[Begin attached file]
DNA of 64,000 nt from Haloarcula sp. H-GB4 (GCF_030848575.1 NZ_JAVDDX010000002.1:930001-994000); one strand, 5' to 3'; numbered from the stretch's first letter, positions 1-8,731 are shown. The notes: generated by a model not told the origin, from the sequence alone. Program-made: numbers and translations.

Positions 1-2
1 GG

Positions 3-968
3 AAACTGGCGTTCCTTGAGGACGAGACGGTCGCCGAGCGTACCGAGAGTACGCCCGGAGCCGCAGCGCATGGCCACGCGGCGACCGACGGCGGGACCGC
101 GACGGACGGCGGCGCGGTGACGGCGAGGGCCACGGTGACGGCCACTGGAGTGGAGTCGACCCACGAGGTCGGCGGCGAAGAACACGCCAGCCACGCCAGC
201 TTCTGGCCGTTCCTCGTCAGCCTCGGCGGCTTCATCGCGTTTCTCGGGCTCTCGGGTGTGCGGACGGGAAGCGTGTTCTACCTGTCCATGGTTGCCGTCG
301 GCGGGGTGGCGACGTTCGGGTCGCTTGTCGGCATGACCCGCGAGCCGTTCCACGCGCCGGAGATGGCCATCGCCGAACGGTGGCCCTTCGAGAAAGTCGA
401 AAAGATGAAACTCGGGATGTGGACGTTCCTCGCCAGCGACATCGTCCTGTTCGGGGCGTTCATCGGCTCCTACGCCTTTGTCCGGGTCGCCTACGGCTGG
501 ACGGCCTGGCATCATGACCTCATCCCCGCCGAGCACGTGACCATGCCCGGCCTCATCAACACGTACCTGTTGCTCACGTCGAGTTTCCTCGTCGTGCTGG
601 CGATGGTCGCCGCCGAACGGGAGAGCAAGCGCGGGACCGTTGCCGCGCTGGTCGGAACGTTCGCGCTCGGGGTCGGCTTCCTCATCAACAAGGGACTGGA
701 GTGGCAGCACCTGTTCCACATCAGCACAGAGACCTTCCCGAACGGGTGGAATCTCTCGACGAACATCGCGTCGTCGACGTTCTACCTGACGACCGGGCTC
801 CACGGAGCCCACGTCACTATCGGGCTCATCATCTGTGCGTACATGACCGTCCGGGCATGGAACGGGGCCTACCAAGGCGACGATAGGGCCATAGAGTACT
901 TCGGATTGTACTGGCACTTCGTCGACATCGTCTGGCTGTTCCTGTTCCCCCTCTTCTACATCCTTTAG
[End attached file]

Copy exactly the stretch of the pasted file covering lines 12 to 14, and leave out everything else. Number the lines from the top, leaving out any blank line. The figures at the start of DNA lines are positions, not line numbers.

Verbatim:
701 GTGGCAGCACCTGTTCCACATCAGCACAGAGACCTTCCCGAACGGGTGGAATCTCTCGACGAACATCGCGTCGTCGACGTTCTACCTGACGACCGGGCTC
801 CACGGAGCCCACGTCACTATCGGGCTCATCATCTGTGCGTACATGACCGTCCGGGCATGGAACGGGGCCTACCAAGGCGACGATAGGGCCATAGAGTACT
901 TCGGATTGTACTGGCACTTCGTCGACATCGTCTGGCTGTTCCTGTTCCCCCTCTTCTACATCCTTTAG